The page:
Angst essen Seele auf
Emmi is an elderly lady who works as a cleaner. Since her husband died many years ago, she has been spending most of her time alone. Salem, called Ali by everyone, is a young migrant worker who has been living in precarious conditions since he came to Germany two years ago.
When these two meet by chance at a bar and Salem asks Emmi to dance, they become close and fall in love. Despite the hostile reactions of their surroundings, they decide to get married – and find themselves exposed to the unbridled force of prejudice held even by their closest friends …
With the clarity of a fable, “Angst essen Seele auf” illustrates the mechanics of a hierarchical social system. At the same time, Fassbinder manages to break open one-dimensional character outlines and common clichés to reveal many-layered portraits of his protagonists. This material is as topical today as it was at the time of its creation forty years ago, and illustrates with great urgency the emergence and impact of marginalisation.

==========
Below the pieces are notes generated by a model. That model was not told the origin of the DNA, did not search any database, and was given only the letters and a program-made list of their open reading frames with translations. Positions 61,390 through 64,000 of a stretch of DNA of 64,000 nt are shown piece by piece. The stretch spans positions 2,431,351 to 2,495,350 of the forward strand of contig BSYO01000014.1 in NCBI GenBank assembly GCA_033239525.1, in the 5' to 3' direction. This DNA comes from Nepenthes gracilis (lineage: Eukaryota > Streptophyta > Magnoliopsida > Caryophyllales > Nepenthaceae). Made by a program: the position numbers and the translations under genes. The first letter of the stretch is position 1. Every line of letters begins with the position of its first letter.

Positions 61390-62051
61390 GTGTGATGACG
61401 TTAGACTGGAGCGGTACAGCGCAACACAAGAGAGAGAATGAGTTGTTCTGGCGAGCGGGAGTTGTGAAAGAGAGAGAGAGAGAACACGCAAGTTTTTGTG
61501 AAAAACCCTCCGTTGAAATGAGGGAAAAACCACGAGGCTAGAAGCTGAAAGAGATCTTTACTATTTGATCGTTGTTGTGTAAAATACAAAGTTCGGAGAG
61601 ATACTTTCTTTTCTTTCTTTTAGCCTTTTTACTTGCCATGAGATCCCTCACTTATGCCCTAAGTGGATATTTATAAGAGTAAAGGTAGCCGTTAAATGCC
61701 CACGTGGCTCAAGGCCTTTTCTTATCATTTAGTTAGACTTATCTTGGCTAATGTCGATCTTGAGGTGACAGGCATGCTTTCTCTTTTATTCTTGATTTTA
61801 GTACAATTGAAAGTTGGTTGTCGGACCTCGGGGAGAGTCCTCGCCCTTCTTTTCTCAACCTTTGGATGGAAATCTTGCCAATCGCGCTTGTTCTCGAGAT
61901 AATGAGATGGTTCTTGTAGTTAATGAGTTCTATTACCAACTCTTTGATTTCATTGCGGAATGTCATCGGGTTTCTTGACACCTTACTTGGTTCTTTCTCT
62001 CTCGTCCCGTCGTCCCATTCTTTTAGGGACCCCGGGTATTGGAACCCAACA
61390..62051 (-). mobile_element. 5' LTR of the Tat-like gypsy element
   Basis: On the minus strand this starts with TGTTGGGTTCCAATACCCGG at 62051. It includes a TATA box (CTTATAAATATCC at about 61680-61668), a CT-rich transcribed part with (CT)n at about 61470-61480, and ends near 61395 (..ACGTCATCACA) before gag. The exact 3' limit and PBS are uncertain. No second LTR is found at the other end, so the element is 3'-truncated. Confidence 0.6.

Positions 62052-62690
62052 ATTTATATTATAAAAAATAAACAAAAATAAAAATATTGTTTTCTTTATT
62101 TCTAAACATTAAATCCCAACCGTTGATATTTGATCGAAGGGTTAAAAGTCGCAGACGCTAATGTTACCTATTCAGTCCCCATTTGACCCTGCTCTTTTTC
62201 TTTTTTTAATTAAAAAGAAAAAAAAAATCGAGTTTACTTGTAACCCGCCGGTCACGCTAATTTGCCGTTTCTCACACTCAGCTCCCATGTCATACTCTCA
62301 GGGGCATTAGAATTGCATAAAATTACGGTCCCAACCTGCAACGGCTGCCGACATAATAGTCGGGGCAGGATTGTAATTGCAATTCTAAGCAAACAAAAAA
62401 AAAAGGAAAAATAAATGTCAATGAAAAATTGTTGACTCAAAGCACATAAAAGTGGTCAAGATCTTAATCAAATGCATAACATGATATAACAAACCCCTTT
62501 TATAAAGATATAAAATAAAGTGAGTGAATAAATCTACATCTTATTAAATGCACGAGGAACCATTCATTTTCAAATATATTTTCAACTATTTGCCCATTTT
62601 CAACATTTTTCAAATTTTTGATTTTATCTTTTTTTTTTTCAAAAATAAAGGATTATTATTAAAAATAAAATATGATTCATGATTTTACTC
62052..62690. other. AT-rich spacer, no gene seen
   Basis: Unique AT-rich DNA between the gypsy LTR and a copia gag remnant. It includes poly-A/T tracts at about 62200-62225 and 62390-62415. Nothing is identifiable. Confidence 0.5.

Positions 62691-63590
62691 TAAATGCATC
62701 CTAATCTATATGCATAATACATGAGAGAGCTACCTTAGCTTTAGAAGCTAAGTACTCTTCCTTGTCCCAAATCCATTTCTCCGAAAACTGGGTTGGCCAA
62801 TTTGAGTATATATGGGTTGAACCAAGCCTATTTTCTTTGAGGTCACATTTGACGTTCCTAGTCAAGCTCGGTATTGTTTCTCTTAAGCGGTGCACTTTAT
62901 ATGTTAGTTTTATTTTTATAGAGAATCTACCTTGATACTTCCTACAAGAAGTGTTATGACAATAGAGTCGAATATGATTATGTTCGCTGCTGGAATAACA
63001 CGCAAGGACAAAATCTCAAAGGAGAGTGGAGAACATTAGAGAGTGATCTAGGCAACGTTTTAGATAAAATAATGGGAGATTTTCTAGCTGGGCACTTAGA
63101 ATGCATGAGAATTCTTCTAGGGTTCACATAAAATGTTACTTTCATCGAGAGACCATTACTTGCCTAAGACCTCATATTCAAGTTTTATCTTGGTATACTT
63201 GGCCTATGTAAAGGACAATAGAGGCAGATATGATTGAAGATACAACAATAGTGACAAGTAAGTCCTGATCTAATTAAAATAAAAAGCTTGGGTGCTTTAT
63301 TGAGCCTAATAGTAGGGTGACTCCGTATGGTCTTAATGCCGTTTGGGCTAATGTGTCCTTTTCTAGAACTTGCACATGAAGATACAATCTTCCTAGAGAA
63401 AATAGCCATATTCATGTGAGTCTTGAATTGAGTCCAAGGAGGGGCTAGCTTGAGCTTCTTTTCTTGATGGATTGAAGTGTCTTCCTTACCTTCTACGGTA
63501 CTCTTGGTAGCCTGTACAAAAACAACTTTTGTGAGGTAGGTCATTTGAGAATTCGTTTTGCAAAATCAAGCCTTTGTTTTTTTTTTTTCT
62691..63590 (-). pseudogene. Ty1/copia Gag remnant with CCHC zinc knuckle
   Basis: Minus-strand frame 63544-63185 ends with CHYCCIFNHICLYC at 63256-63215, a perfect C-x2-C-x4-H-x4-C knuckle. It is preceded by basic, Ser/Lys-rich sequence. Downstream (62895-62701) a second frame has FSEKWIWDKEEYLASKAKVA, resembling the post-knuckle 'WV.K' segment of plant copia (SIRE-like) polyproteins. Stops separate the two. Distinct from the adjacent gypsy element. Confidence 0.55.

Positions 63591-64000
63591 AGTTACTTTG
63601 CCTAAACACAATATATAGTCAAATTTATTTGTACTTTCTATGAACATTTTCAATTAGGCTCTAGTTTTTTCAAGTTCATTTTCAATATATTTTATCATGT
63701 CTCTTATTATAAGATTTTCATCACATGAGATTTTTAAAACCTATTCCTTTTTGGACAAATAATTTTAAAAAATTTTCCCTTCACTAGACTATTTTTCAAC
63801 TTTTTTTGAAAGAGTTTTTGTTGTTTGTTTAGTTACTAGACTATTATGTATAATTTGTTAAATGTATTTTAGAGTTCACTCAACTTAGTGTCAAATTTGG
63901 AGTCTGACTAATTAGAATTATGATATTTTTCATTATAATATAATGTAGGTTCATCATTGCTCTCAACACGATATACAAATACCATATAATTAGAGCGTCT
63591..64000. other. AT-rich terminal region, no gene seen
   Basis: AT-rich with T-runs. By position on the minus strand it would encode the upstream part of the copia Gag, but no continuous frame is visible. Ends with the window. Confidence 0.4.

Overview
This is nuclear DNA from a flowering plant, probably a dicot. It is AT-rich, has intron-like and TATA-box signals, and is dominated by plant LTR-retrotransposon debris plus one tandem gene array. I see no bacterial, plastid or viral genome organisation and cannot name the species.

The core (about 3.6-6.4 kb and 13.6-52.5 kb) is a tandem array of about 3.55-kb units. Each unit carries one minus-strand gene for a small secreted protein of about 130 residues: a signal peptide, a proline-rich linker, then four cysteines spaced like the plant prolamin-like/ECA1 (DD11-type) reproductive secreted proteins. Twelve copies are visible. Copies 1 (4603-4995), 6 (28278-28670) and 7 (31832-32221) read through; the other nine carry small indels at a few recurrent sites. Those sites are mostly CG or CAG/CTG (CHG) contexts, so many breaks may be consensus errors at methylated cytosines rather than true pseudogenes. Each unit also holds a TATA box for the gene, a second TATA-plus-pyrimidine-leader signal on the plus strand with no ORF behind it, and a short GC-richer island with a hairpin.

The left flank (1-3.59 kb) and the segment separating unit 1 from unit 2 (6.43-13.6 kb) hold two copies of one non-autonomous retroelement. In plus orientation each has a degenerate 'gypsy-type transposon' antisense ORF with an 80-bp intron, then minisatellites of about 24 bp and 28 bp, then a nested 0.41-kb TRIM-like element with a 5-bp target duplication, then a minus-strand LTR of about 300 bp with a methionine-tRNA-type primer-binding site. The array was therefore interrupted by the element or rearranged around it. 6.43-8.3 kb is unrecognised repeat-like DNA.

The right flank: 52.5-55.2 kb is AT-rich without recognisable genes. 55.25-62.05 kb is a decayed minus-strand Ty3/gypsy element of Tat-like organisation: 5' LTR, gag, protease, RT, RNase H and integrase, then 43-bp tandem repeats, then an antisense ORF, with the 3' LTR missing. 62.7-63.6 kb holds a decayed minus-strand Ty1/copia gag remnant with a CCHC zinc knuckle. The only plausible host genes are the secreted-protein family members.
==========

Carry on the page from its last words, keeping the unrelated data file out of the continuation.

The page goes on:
Over a period of only thirteen years, Rainer Werner Fassbinder created 44 films for cinema and television, building one of the most important film oeuvres of the post-war period before his untimely death at the age of 37. His film “Angst essen Seele auf”, created in 1974, revealed one of the central concerns of this filmmaker who was later described as an enfant terrible of the New German Film and often evoked controversy: To turn the private into the political and to use private human behaviour to illustrate the impact of entire social constructs.
Director and author Nuran David Calis has frequently dedicated himself to material that deals with topics like the ‘outsider’s perspective’ or everyday racism. His previous productions have taken him to theatres like Deutsches Theater Berlin, Schauspiel Köln, Schauspiel Essen, Volkstheater Wien, Schauspielhaus Bochum and Schauspiel Stuttgart. His most recent work at Schauspiel Leipzig was a production of Bertolt Brecht’s “Baal”.